Feedback: The importance of giving “bad” music a second listen


When it comes to the pain of music failing to meet your expectations, I believe there’s some truth to the cliché that time heals all wounds. Most music fans have experienced queuing up new music — maybe it’s a new album from your favorite band or a single that your friends have been hyping up — only to have the sinking realization that it’s not to your tastes, or worse, that you straight up hate it.

Before you shatter that CD for a holographic art project or let the tracks float away into the saturated void of Spotify, consider leaving it on the back burner for later. Perhaps it’s not that the music isn’t for you, but you aren’t ready for the music.

Last week I spontaneously decided to give the 2021 album “Between the Richness” by Fiddlehead another shot. The record received a lot of praise upon release, but it fell flat for me. This time around, I was hooked from the first track “Grief Motif,” a song that I’ve had on repeat since. The experience got me thinking about the music I used to dislike but now enjoy, and brought up a certain question — why did I not see its greatness before?  

Musical tastes are highly contextual. Life experience, knowledge, mood, values and interests shape what we like and don’t like. As you move through life picking up new baggage and dropping some along the way, you will become more equipped to understand and appreciate certain music. In the case of “Between the Richness,” at the time the record dropped I was not craving melody or emotive lyrics. I also did not have a point of reference for Fiddlehead because I was unfamiliar with the significance of vocalist Pat Flynn and his past band Have Heart. Now, with those factors considered, it was easier for me to hold respect for “Between the Richness” and recognize its strengths.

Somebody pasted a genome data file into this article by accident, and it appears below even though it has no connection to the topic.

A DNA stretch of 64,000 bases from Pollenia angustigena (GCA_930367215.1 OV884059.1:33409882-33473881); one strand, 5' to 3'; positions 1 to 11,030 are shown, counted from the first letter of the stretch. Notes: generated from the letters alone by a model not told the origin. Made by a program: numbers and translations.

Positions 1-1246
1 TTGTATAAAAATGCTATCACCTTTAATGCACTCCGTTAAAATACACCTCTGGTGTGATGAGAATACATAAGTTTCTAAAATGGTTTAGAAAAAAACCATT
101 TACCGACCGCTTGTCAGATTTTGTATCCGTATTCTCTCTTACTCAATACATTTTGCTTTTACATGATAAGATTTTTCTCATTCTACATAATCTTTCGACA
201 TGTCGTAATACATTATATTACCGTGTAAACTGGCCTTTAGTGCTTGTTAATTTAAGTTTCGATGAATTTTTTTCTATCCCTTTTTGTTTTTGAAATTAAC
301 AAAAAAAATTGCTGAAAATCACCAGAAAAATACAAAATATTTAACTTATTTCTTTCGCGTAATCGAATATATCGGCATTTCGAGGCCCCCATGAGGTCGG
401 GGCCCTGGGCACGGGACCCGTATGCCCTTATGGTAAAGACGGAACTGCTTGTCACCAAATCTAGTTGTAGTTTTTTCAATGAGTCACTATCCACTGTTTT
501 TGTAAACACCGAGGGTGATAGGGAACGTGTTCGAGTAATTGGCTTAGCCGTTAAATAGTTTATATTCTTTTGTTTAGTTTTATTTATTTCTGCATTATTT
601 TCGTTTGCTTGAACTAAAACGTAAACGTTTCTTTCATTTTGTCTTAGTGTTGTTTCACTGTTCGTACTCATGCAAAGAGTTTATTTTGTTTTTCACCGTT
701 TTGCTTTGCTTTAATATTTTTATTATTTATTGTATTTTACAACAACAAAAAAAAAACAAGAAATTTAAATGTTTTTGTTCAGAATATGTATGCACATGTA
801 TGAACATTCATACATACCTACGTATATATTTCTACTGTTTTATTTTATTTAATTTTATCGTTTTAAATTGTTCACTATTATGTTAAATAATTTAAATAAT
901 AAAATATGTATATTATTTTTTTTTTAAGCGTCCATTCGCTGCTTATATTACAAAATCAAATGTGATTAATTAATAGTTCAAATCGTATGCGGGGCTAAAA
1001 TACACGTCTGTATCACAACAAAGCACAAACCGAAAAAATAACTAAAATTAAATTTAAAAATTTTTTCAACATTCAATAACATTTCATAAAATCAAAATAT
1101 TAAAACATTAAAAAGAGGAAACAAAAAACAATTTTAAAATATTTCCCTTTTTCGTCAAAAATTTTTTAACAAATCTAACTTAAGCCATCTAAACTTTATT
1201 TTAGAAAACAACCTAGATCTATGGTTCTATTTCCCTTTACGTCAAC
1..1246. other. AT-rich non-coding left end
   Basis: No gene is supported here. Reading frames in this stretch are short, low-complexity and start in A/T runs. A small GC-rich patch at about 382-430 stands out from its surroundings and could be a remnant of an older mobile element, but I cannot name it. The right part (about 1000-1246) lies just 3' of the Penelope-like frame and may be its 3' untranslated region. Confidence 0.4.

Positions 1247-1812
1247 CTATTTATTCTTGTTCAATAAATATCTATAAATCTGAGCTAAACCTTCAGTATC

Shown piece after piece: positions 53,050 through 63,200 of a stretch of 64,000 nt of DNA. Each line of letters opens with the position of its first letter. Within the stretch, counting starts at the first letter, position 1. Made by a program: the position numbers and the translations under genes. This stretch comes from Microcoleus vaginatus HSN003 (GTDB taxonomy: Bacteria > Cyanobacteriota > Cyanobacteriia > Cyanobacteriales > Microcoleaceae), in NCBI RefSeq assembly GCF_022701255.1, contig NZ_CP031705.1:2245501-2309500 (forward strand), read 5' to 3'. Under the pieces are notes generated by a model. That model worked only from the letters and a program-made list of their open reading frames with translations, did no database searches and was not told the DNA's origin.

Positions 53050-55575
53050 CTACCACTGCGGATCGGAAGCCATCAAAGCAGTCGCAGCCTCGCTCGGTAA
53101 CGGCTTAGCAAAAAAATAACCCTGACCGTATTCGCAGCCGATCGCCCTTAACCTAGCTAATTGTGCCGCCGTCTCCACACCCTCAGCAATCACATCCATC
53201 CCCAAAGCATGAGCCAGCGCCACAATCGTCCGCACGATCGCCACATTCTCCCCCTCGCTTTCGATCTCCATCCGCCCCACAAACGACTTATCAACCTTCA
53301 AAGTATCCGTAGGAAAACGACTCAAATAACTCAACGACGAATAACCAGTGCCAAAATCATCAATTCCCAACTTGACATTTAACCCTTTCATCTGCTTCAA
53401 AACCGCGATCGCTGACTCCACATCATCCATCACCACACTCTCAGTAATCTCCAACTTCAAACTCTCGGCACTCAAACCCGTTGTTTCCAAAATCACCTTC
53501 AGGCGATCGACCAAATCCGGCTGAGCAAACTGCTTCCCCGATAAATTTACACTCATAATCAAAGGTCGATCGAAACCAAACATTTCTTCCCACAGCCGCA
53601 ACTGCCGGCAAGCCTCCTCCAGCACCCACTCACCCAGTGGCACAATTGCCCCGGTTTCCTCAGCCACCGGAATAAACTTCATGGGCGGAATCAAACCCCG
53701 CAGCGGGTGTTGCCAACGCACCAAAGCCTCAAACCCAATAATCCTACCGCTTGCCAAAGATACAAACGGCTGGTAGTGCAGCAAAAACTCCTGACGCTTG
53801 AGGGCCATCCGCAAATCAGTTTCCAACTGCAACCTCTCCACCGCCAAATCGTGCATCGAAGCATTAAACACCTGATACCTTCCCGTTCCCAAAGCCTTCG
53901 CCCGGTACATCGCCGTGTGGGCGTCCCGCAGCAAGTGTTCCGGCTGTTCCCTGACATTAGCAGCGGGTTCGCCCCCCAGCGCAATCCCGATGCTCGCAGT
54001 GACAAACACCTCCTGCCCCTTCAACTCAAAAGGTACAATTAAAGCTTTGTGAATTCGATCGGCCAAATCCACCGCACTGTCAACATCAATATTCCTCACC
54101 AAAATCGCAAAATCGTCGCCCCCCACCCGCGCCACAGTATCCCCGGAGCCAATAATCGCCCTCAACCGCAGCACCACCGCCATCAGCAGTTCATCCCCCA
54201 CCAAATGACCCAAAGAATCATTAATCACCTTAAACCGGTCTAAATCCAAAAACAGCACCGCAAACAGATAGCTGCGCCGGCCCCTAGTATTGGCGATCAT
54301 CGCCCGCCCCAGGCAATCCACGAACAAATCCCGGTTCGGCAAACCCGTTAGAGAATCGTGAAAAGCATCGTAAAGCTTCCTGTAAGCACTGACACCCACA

Think about a piece of music that did not strike a chord with you on the first listen. Then, think about the person you were when you heard it. You’re a different person now, right? With a new set of ears, the same song can sound completely different. If you want to test this idea, try it in reverse. On Spotify, pull up your oldest “Your Top Songs” playlist. Whether there are songs that you dislike or songs that just fell out of your listening rotation, some of them are no longer relevant to you. When I reviewed the tracks on my own playlist from 2017, it felt like the listening history of a stranger. 

Other than personal biases and desires when it comes to music, opinion is formed through continuous engagement. Just as with people, a judgment based on first impressions alone is likely inaccurate. Sometimes there is a benefit to taking the time to get to know a song, because with each listen new details and perspectives can be revealed. From an auditory standpoint, it’s also important to listen to a song multiple times to catch any sonic nuances or to get a hook stuck in your head — yes, that can be a good thing. Even if you ultimately dislike the song, at least you can pin down the reasons why.

None of this means that you will love everything you hear if you give it enough time and nor should you. Musical preferences have limitations after all, and anyone who claims they like all types of music is probably being dishonest. There is also great value in what resonates with you instantly, but the benefit of giving a piece of music another chance is that it’s a way to avoid denying yourself of good music just because it was dismissed immediately. 

It’s not always easy, but in order to discover new music you must have an open mind while listening. Take that song you hated for a spin through your car speakers. Listen to it at a different time of day. Go for a walk and let it set the pace of your steps. Include a friend in the listening experience and parse out your opinions together. It just might be your new favorite song.

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